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Mo. budget creates choice between seniors, kids

Mo. budget creates choice between seniors, kids

May 9th, 2013 in News


Associated Press

JEFFERSON CITY, Mo. (AP) - Missouri lawmakers have prepared a budget that could force Gov. Jay Nixon to choose between funding for developmentally disabled children and low-income seniors.

The politically difficult decision is embedded in a $24.8 billion operating budget that was being considered by lawmakers on Thursday, a day ahead of a constitutional deadline to send the governor a spending plan for the 2014 fiscal year. Republican budget leaders acknowledged they were putting the Democratic governor on the spot in an attempt to leverage him into accepting a budget plan that he first proposed but upon which he has since parsed his position.

Nixon did not take too kindly to the maneuvering. He issued a written statement Thursday calling it "a cynical attempt to pit children with developmental disabilities ... against low-income seniors."

When Nixon outlined a budget plan in January, he assumed almost $57 million of savings from the proposed repeal of a tax break for more than 100,000 low-income seniors and disabled residents who live in rental housing. Nixon proposed to redirect that money to mental health care, nursing homes and home-based health and living services that could benefit the disabled and seniors.

But last month, Nixon said he would veto the tax break repeal for low-income renters if it wasn't part of a "broad-based and balanced" overhaul of Missouri's many tax credit programs that have put a financial strain on the budget. Last year, Missouri waived more than $600 million of revenues through tax credits, many of which targeting economic development.

The House was expected to give final approval to a bill repealing the tax break for seniors and disabled renters, but separate legislation that would revamp Missouri's other tax credit programs faces a far less certain future.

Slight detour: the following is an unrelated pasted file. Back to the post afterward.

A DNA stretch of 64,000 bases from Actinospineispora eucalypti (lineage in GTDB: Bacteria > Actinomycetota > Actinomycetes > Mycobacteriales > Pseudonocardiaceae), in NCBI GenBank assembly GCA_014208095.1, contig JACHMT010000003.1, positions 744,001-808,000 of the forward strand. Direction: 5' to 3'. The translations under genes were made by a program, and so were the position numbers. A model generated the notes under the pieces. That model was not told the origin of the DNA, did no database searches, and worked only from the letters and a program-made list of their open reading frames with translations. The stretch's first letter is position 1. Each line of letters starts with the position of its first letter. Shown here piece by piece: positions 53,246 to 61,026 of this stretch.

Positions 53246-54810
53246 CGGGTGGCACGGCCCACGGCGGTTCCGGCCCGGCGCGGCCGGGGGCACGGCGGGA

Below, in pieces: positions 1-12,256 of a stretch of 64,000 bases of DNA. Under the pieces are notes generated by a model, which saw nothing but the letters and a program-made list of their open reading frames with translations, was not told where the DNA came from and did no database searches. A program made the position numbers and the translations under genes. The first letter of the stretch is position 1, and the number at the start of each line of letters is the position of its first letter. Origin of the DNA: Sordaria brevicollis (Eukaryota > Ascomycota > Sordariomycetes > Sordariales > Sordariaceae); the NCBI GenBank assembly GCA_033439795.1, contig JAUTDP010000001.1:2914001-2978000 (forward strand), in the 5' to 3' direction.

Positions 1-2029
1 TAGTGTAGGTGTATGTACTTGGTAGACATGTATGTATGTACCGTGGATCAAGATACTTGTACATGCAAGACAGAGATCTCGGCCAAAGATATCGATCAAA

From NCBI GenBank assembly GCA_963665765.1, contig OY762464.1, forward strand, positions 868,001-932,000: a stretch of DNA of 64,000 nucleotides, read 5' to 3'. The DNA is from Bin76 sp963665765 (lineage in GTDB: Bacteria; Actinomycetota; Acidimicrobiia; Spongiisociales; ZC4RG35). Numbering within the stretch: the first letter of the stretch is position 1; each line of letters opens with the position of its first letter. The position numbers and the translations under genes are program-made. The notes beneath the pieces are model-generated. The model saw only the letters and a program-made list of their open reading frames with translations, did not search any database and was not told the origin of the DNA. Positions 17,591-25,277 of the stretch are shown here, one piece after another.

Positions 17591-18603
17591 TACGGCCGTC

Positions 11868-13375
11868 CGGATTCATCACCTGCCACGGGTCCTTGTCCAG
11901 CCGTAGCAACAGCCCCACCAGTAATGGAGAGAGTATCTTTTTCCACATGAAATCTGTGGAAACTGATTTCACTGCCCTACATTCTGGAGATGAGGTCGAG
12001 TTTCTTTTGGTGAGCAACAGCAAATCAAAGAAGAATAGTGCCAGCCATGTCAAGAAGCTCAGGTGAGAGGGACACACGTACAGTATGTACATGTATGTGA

Because of the uncertainty, legislative budget writers made a last-moment switch this week that would use money from the repealed tax break to help fund early childhood special education, the First Steps program that serves developmentally disabled preschoolers, health care for the blind and medical clinics that serve low-income residents. The intent was to pressure Nixon into signing the tax-break repeal for seniors and the disabled, even if the broader tax-credit overhaul fails.

"He's going to have to make a decision when we present the bills to him. Does he want to help the kids with special needs or not?" said House Budget Committee Chairman Rick Stream, R-Kirkwood. He added: "I do think we've got a lot of leverage."

But not all lawmakers were pleased with that leverage.

"I don't like it when it becomes this dilemma of who do we hate more. Seniors or kids? Or seniors or blind people?" said Rep. Jeff Roorda, D-Barnhart.

The House voted 110-46 on Thursday to pass an education budget bill that makes funding for the First Steps and special education programs dependent upon the tax-break repeal for senior and disabled renters.

The Senate passed that bill 29-4, but only after several Republicans and Democrats teamed up to bog down debate for a while. Among other things, they raised a technical point that neither the House nor Senate had made the children's programs dependent upon the tax-break repeal when passing prior drafts of the budget, so a conference committee of House and Senate members should not have been able to make that switch when preparing a final version.

Opponents also said the budget bill could jeopardize the First Steps program, which the state education department says serves more than 5,000 children.

"We are putting these kids on the line for something that everybody in the room knows is not likely to happen," said Sen. Ryan Silvey, R-Kansas City, a former House budget chairman who led Thursday's opposition.

Nixon called the contingent funding "especially problematic and irresponsible" given that lawmakers also are proposing to spend $38 million on a new office building in Jefferson City.

"Building new offices for bureaucrats at the expense of children with developmental disabilities and low-income seniors reflects the wrong priorities," Nixon said.


Associated Press writer Chris Blank contributed to this report.


Budget bills are HBs1-13.

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